|Photo: Monica Feudi / Feudiguaineri.com|
By: Janelle Okwodu
Bethann Hardison and Guido Palau weigh in on the movement.
Some of the most-talked-about beauty moments of the season have come via black models whose natural hair has taken center stage. Dominican newcomer Lineisy Montero stole the show at Prada with her short Afro adorned with a bejeweled barrette, and at Balenciaga, Nykhor Paul, Ajak Deng, Grace Bol, and Mari Agory all wore close-cropped natural hair with Alexander Wang’s demure collection. Montero brought the style to Céline’s Paris catwalk, where she was joined by fellow model Karly Loyce, who sported a beautiful, larger-than-life ’fro.
These looks stood out when compared with the lineup of pin-straight ponytails and center-parted waves, but they also differed from how we typically see black models on the runways.
Relaxed hair, often enhanced with extensions, has become the norm, and the majority of models from supers like Naomi Campbell and Joan Smalls onward wear some variation of the look. “It’s very unusual to see a girl with a natural Afro texture these days,” says Redken creative director and the hairstylist behind Prada and Céline, Guido Palau. “Most girls have their hair relaxed or a lot of hair extensions or it has to be blown out to ‘fit in’ with the look of the other girls.”
The popularity of weaves and straightened styles is a fraught issue, with complex sociopolitical implications—the natural hair movement has been discussed by everyone from Chris Rock in the documentary Good Hair to Oprah Winfrey in the pages of her eponymous magazine. For a model, however, the choice between natural and relaxed often has a lot to do with image.
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Agencies frequently give new models makeovers, shaping diamonds in the rough with career-altering haircuts. “I always brushed my hair in a ponytail,” says Montero. “The president of my mother agency, Sandro Guzman, told me that he wanted to cut it and do a natural Afro. When I saw it in the mirror, I loved it. This was all done before the final night of the Ossygeno Models Competition, where I ended up being one of the winners.”
For Montero, the switch to a short ’fro has resulted in choice bookings and an elevated profile, but fashion’s acceptance of natural hair has been a long time coming. “The thing Good Hair got wrong was that hair extensions weren’t about wanting to look white, they were about wanting to stay in the game,” says activist and Diversity Coalition founder Bethann Hardison. “The extensions really started in the ’90s.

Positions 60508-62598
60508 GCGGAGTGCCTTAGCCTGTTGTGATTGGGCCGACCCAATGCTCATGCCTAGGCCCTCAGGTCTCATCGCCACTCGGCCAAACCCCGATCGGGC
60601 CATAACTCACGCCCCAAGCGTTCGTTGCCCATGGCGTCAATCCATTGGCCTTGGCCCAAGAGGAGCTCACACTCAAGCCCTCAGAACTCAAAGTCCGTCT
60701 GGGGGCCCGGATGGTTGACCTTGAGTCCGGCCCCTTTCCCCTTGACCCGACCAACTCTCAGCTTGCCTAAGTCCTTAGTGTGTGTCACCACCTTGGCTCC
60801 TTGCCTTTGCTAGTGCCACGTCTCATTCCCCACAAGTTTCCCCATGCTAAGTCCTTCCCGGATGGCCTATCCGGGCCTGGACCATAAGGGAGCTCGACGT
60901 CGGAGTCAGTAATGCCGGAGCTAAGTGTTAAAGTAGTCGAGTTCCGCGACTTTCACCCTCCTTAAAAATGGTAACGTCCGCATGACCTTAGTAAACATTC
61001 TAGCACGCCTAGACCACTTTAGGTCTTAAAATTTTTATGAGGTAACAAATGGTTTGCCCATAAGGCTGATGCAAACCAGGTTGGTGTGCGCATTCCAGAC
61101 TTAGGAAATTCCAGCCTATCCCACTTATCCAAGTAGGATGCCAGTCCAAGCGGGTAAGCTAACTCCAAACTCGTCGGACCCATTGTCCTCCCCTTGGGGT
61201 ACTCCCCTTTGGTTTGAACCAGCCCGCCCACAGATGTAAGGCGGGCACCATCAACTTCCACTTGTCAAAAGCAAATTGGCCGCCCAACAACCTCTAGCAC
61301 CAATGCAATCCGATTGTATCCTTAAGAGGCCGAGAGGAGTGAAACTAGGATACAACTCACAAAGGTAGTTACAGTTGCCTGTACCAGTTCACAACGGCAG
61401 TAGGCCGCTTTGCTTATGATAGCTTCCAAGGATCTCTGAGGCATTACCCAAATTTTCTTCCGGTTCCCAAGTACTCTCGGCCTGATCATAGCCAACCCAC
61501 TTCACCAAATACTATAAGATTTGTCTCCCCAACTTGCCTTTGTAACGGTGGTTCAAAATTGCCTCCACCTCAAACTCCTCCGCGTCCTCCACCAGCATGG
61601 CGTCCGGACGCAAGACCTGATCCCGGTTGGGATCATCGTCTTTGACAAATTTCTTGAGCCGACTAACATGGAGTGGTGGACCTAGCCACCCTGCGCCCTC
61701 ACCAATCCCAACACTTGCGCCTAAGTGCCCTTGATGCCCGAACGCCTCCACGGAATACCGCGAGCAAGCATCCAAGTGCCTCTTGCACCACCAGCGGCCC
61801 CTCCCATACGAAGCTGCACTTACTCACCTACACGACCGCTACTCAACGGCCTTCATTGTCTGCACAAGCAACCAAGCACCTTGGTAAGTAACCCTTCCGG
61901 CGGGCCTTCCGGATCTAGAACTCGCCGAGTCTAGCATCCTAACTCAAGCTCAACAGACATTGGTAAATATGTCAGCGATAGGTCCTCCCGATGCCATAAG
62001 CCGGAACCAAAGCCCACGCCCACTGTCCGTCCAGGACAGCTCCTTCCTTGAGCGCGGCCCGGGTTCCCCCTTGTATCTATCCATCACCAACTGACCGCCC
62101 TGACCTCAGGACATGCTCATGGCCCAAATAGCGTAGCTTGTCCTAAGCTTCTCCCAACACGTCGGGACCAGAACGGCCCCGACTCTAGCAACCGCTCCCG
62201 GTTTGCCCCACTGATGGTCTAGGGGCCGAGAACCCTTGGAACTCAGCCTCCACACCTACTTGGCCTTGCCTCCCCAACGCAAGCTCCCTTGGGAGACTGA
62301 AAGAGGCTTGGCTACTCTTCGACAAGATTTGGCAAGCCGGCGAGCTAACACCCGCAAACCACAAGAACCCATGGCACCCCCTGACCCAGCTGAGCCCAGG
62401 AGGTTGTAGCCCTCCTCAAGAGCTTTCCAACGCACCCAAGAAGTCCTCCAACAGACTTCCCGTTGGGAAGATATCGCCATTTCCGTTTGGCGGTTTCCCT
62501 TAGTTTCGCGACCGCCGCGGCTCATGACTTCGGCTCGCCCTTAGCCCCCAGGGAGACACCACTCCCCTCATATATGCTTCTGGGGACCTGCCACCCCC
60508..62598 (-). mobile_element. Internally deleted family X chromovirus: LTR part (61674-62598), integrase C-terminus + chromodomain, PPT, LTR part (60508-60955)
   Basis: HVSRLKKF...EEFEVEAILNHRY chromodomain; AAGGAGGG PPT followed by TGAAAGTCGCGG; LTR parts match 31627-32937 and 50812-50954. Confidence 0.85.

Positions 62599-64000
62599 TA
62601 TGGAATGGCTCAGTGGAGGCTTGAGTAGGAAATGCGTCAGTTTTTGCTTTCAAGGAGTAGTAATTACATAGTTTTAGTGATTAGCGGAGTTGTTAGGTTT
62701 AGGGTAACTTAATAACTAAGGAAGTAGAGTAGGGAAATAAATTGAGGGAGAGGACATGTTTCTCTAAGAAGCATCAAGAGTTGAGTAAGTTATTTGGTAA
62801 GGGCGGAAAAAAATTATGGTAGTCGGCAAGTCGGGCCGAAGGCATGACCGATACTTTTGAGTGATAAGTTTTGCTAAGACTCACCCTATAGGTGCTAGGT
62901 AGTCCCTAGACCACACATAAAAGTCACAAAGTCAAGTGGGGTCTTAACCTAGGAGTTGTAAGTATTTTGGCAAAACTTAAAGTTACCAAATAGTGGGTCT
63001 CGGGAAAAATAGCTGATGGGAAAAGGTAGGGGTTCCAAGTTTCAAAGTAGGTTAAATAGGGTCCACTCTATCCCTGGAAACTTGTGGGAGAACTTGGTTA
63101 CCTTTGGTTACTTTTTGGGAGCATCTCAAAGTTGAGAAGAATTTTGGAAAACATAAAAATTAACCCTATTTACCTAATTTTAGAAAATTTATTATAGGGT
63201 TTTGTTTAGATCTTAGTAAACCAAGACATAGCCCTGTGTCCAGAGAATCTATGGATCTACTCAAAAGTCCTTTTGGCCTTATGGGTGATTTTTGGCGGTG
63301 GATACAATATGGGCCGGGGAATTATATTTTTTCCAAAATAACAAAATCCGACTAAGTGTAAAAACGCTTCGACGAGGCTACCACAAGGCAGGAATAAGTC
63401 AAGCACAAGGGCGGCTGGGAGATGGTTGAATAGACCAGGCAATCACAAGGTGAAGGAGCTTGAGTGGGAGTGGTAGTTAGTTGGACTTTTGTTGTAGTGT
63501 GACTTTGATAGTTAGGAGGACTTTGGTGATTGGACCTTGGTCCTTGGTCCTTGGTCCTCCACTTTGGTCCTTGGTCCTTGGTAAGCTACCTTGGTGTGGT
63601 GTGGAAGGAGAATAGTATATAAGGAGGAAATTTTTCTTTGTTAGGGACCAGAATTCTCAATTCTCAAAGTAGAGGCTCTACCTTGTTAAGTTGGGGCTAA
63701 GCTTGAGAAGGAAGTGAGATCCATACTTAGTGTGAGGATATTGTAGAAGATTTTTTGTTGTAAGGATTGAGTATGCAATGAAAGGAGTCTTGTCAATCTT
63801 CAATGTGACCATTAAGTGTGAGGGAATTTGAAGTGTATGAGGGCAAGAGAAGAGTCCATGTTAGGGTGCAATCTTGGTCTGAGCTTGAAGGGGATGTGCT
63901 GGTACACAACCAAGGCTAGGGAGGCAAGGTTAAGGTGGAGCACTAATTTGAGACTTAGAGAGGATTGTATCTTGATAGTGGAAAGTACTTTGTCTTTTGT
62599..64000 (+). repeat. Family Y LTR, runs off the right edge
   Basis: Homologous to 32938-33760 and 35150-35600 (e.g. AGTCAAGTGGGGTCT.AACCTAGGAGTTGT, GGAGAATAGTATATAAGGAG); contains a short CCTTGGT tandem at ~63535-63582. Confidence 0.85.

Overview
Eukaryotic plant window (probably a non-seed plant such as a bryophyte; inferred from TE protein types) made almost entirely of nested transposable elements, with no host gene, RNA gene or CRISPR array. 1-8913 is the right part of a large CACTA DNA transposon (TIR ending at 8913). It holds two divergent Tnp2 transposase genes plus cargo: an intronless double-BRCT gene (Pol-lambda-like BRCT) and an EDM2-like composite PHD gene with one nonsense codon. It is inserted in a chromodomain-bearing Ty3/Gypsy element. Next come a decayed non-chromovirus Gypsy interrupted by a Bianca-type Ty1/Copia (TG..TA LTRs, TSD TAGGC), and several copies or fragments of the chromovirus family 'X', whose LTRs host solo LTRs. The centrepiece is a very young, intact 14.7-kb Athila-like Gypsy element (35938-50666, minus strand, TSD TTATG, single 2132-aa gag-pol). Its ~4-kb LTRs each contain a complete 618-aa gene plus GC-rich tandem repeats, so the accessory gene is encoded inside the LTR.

There were a lot of girls whose hair was damaged because the hairstylists didn’t have the training to understand black hair. As a model, you’re asked to switch your look back and forth and deal with chemicals or heat that do a number on your hair. Back then, if they couldn’t figure out how to style a girl’s hair properly, it was the model who was considered difficult, not the hairstylist.”
Even with fashion biased in favor of straight hair, there have still been many models who’ve proudly sported their natural locks. “Some girls have that natural, bohemian spirit and a ’fro looks great on them,” says Hardison, citing names like Rose Cordero, Deng, and herself as examples. “When I came on the scene, I had a short ’fro and big eyes. I didn’t look like what was popular at the time, but I was being myself, and that was what [designers] responded to.”
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According to Palau, it’s that same sense of authenticity and confidence that seems to be drawing designers toward this new generation of natural wonders. “Mrs. Prada responded to [Montero’s] natural beauty and wanted to keep her exactly as she was.”
Article from Style.com